DOZENS of Central Queensland businesses are listed among hundreds of unsecured creditors worth over $2.7 million, according to documents provided by directors of the business formerly known as JM Kelly Project Builders.
The amounts listed in the report as being owed to local companies range from as little as $25 to $185,522.80.
The list was outlined in the summary of affairs of Collhart Investments Pty Ltd provided to the Australian Securities and Investments Commission (ASIC) and signed by the company's director Geoff Murphy.
Mick Barfield, owner of Mackay Labour Hire, has spent the week in Rockhampton displaying prominent signs claiming he is also owed money by JM Kelly Project Builders.
This debt is not listed in the ASIC documents, but The Morning Bulletin understands this is because the matter is still before the District Court, with judgement pending on a three-day trial which ran in Mackay in June.
Last month, the Rockhampton businessman announced three companies, which formed part of the JM Kelly Group, would be liquidated.
This included JM Kelly Project Builders, which is now known as Collhart Investments.
A second ASIC report, signed by Mr Murphy on June 20, lists an estimated deficiency of $22,095,002 for the company.
Craig Barlow, from The Barlow Group Pty Ltd, says his business is among those owed money by Collhart Investments dating back three years.
Although he recognises his debt is old, Mr Barlow said it is still within the legal period for claims to be processed.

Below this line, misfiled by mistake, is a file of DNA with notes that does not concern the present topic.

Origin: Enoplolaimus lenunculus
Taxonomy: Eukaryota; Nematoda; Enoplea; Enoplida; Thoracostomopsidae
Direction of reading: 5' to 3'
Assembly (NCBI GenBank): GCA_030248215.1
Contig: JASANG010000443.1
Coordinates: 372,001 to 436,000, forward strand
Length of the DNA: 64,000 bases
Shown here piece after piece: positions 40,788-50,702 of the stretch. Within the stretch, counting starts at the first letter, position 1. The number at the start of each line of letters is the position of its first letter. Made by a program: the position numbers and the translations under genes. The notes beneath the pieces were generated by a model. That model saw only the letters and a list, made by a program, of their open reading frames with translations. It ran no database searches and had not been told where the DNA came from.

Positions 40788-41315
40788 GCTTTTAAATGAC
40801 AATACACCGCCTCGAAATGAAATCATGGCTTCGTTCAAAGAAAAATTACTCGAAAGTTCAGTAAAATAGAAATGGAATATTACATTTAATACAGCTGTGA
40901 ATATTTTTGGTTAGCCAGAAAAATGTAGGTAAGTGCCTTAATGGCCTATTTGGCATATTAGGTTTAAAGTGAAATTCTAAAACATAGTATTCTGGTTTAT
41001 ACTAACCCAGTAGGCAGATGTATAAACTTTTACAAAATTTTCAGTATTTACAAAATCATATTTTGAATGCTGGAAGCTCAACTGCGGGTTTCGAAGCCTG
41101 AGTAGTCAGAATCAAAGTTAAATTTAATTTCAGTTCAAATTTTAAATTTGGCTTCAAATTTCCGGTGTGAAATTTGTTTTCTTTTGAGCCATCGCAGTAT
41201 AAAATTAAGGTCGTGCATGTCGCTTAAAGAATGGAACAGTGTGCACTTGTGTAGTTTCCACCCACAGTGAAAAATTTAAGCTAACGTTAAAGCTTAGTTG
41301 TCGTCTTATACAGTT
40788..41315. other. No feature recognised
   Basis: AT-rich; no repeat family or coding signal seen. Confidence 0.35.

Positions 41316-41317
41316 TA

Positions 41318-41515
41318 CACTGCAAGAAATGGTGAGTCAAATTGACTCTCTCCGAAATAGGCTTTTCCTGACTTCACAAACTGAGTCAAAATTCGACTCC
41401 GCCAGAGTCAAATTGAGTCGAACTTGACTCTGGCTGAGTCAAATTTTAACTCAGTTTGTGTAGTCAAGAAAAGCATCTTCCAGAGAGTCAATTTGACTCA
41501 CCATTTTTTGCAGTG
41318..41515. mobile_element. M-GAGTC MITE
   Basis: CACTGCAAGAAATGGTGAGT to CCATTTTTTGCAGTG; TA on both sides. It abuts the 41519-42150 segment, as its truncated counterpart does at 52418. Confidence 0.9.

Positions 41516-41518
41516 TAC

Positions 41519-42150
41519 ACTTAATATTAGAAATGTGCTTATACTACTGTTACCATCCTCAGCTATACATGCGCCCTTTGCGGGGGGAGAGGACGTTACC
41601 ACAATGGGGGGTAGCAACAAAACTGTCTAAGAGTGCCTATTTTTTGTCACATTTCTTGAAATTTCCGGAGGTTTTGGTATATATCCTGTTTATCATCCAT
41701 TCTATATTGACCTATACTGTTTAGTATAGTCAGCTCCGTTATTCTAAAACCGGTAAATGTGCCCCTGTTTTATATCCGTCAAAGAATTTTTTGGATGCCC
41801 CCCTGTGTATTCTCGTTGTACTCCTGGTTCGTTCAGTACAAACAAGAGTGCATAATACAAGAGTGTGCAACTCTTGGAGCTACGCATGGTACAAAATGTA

A creditor's meeting about the liquidation was held in Brisbane on Wednesday.
Mr Barlow attended via teleconference and was one of several appointed to a Committee of Inspection which the majority of those attending the meeting voted in favour of establishing.
The committee will liaise with the liquidators as they examine how the company became insolvent.
Mr Barlow said he put his hand up for the committee because he knew several young tradespeople who were on the unsecured creditors list and didn't have the time or experience to be involved in the process.
"A lot of them still have got to go to work to try and cover themselves," he said.
"It's not a personal thing, it's just business. You've got to help these people."
The meeting also considered whether the liquidator would be allowed to "destroy the books and records" of the company, six months after the completion of the process.
Mr Barlow said that motion was opposed and defeated after a vote.
When contacted by The Morning Bulletin, Mr Murphy declined to comment and directed all enquiries to the liquidators.
The liquidator was unavailable for comment yesterday.
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